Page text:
A partnership began back in the 1990s when an Indonesian student in Australia, Dr Budi Laksono concluded from his local medical practice that it was lack of sanitation that was holding rural Indonesians back.
Kids too sick to attend school, end up dropping out completely; parents who struggle to complete a weeks work because of regular gastroenteritis find it difficult to feed their families, and the knot of poverty tightens.
In some areas, 90% of rural Indonesian’s do not have any sanitation. Gastrointestinal infections are thought to account for over 165,000 deaths a year with diarrhea as the major cause of infant mortality (31%).
Local, inexpensive, adaptable
The answer, for Dr Laksono and his then supervisor now project partner, Professor Don Stewart from the Griffith Health Institute’s (GHI) Population and Social Health Research Centre, was latrines. Made of local, inexpensive materials they needed to be adaptable, easy to produce, good in wet or dry seasons and easy to maintain.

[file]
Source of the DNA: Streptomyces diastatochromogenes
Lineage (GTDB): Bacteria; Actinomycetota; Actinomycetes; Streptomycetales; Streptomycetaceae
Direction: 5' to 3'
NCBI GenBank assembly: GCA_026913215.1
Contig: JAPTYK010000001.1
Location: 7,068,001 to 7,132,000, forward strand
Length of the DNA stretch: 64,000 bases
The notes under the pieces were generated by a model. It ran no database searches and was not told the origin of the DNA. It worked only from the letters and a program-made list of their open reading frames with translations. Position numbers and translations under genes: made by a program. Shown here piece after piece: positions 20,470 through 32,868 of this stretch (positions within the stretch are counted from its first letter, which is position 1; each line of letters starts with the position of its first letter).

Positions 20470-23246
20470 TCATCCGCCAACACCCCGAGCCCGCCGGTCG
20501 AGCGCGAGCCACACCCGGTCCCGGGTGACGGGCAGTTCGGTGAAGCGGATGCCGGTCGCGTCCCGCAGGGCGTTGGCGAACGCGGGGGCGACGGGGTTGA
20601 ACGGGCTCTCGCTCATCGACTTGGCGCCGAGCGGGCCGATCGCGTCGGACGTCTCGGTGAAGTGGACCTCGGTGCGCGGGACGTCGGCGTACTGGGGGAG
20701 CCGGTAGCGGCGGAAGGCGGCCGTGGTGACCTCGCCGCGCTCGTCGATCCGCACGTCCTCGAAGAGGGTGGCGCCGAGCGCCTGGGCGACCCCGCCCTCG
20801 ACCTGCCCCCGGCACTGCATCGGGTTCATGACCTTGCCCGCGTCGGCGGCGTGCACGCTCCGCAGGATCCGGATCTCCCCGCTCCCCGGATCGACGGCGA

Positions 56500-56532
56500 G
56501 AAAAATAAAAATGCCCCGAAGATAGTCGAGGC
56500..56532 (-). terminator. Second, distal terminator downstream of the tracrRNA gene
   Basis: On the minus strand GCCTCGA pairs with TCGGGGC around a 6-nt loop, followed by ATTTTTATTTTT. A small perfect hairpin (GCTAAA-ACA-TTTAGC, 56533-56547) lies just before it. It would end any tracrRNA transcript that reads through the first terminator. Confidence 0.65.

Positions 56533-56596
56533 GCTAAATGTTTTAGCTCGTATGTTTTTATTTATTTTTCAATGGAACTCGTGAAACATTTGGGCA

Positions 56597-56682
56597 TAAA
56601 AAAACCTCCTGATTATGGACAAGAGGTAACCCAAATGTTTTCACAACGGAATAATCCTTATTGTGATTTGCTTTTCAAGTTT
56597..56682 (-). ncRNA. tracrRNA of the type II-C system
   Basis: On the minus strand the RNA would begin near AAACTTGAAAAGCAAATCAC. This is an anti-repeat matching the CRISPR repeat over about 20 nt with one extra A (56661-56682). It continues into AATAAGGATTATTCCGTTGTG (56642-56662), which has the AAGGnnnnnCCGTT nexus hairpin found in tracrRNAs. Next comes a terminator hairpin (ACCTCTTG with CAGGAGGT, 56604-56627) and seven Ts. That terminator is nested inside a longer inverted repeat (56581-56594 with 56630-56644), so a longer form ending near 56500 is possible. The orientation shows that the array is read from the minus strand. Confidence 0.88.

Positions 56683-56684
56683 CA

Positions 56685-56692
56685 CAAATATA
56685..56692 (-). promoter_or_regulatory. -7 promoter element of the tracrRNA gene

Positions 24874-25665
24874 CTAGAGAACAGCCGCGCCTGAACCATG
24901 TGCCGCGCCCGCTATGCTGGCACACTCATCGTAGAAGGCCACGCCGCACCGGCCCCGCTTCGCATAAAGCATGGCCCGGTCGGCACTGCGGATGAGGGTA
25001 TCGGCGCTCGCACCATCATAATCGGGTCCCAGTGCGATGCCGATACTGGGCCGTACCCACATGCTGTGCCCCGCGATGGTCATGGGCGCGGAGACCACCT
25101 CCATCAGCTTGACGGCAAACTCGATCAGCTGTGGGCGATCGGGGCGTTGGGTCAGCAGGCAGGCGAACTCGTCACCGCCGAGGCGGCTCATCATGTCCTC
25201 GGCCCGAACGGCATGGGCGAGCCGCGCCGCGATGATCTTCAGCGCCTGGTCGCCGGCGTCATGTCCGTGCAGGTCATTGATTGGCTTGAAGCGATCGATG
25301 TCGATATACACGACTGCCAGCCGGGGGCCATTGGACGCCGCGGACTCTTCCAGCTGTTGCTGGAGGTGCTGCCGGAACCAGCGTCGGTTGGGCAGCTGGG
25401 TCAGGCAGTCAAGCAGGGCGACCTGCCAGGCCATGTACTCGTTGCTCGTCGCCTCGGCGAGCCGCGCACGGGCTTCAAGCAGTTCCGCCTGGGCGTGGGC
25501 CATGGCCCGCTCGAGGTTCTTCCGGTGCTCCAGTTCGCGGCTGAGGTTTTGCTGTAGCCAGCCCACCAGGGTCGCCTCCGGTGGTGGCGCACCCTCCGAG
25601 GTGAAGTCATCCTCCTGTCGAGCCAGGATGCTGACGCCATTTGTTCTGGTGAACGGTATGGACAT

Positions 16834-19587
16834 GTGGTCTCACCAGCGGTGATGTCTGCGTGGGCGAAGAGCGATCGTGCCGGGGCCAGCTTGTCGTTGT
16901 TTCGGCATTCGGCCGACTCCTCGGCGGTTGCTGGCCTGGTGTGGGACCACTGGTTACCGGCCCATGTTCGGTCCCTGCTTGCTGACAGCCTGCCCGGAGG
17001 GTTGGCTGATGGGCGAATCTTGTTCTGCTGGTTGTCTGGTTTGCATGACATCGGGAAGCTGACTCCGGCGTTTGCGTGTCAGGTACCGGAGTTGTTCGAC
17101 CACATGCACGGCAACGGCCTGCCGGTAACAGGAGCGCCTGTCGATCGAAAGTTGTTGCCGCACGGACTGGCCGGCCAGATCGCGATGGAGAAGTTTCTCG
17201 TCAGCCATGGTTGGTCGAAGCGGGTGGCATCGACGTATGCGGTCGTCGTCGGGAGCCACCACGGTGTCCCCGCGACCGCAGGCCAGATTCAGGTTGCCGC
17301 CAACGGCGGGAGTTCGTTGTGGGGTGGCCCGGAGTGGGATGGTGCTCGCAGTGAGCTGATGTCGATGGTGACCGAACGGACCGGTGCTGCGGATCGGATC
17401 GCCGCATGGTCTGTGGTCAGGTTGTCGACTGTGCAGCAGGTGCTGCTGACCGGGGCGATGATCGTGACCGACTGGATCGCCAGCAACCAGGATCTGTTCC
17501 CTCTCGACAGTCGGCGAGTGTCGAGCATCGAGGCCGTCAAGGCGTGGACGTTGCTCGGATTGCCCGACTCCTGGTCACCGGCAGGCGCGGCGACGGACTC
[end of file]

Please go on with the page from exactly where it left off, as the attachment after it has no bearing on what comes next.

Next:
The project has recently attracted over $700,00 funding from Swiss Bank philanthropy, UBS Optimus Foundation to complete scientific testing of the latrine’s effectiveness.
“Technically, the design works and, as a result of local village input, it satisfies the critical cultural and social requirements of defecation in the rural environment; and seasonal changes in water supply,” said Professor Stewart.
Better physical growth, better school attendance
The team expects to see a significant rise in calorie and protein intake for the children of the area, which they hope will translate into improved growth and development, greater school attendance and increased energy and capacity to attend in class.
The GHI/ UNDIP latrine project will get under way in the last quarter of 2013.